By Nikita Stewart
Washington Post Staff Writer
Wednesday, April 22, 2009; B04
Proponents of a D.C. voting rights bill demonstrated on a Capitol Hill street corner yesterday to protest an amendment that would strip the city of its authority to regulate guns.
About 75 demonstrators took part in the Ballots Not Bullets rally on Independence Avenue SW. They dramatized their opposition to the gun amendment by throwing paper guns into a trash bag and marched around as Joe Mann, wearing mirrored sunglasses, beat on four drums hanging from his neck.
It was a sight for congressional aides and tourists who whipped out cameras, especially when the recognizable Del. Eleanor Holmes Norton (D-D.C.) took her turn on the soapbox. Norton said the legislation is being "shot through by bullets."
"That is not the price we should have to pay for a House vote," she said.
The D.C. House Voting Rights Act would give the heavily Democratic District a voting representative in the U.S. House. The bill would also give Republican-leaning Utah another representative for two years, after which the House seat would be assigned to whatever state deserved it based on population.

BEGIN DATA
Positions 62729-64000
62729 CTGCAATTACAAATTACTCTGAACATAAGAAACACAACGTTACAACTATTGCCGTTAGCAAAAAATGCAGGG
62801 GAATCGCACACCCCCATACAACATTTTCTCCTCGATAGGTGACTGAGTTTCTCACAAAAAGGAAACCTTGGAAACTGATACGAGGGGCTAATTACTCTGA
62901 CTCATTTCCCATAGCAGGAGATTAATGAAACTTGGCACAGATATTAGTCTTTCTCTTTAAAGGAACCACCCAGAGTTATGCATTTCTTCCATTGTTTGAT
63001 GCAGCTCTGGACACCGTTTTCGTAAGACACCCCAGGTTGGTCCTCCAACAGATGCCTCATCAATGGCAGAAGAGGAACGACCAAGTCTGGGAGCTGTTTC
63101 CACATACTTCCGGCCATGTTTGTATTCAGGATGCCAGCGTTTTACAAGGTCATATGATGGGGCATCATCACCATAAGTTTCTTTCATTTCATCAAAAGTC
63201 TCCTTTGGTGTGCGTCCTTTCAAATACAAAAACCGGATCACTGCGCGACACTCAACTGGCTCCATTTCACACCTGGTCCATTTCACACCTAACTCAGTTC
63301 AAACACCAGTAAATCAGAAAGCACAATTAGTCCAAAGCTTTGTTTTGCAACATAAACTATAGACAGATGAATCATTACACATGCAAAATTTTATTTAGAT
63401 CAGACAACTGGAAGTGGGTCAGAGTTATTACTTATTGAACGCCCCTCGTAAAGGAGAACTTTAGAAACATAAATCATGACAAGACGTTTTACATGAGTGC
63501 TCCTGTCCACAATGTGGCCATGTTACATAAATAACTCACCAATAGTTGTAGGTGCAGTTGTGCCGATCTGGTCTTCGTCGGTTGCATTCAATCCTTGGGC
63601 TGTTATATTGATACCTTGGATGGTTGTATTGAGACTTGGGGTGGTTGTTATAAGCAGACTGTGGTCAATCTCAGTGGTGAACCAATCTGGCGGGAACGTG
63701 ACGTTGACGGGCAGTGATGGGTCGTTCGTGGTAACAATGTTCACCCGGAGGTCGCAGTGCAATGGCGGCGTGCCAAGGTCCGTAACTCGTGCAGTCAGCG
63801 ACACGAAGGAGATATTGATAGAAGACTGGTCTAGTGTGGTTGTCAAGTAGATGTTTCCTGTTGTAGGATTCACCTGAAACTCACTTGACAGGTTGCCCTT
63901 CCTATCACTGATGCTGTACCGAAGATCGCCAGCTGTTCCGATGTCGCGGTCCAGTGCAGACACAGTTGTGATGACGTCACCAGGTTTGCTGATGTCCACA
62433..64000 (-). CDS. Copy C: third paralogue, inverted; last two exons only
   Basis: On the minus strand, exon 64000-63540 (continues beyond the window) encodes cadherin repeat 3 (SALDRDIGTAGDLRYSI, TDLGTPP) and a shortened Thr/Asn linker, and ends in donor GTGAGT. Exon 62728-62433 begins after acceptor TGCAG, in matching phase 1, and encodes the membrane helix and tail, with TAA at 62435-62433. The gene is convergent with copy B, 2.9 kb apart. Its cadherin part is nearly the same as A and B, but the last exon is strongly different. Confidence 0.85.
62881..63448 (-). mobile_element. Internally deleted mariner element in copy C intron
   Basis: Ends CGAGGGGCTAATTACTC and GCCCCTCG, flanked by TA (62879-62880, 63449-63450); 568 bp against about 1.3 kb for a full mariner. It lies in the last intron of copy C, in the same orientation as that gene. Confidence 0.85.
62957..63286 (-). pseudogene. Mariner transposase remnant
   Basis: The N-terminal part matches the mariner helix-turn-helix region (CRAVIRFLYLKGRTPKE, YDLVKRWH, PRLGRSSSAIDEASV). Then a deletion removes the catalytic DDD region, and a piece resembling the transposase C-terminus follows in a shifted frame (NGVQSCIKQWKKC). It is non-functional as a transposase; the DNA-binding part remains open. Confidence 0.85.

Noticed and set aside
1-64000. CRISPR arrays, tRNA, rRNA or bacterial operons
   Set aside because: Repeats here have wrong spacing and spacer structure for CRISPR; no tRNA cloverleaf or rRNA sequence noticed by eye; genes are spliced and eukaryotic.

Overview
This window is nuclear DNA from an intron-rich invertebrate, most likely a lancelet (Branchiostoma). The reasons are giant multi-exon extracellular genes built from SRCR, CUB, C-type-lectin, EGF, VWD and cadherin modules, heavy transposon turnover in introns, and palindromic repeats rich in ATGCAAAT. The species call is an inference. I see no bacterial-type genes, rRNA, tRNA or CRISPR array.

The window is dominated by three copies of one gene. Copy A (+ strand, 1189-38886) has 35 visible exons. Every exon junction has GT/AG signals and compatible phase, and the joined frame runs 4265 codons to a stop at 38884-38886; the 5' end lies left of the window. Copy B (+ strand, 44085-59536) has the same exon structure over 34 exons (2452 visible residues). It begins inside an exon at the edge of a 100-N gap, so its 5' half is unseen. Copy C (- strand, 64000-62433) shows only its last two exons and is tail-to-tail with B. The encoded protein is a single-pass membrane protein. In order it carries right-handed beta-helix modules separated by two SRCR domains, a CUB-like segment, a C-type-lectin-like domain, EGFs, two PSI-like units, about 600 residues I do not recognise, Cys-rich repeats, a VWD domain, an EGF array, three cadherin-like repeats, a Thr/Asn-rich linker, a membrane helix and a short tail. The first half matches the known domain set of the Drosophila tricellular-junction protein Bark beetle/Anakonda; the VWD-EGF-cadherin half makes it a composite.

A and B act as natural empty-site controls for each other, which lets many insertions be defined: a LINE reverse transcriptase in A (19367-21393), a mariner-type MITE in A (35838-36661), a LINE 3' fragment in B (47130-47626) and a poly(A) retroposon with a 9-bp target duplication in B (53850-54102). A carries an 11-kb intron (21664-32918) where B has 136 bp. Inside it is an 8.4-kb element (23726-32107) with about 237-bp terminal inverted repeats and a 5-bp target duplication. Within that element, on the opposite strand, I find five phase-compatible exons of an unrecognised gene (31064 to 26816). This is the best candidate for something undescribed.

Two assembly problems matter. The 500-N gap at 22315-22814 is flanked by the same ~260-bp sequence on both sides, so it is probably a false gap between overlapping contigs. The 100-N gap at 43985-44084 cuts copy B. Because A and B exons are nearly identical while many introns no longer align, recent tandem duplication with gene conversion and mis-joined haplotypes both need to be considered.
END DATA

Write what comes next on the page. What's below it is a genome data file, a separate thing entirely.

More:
But the gun amendment has caused several delays in getting the bill to the House floor for a vote. Late May is now the target for House Majority Leader Steny H. Hoyer (D-Md.).
The Justice Department's Office of Legal Counsel concluded in a report this year that the voting rights legislation is unconstitutional, but Attorney General Eric H. Holder Jr. sought a second opinion from the solicitor general's office, where a lawyer said the bill could be defended.
The setbacks have been frustrating, said shadow senator Michael D. Brown, an unpaid elected official whose job is to push for voting rights. He was disappointed by yesterday's turnout.
The vast majority of passersby, some toting bagged lunches or pushing baby strollers, seemed to ignore the commotion as the protesters chanted, "Hey, hey, ho, ho, the gun amendment's got to go." Abby Levine, a program associate for DC Vote, which organized the rally, tried to hand out leaflets. "You can actually have that back," one passerby told her.
Ilir Zherka, DC Vote's executive director, said the group holds the rallies so that proponents of D.C. voting rights can make themselves heard. Zherka, who had a cast on his right foot, sat in a chair and shouted through a bullhorn. He said that he injured a toe while exercising but that he tells people "I've been kicking our opponents."
The effort is gaining some vocal supporters.
Yesterday, Omar Samaha, 25, whose sister Reema was killed in the 2007 Virginia Tech massacre, attended the rally and said the District should have a vote in Congress and authority over its firearms laws.
"Gun laws should be the people's decision," he said.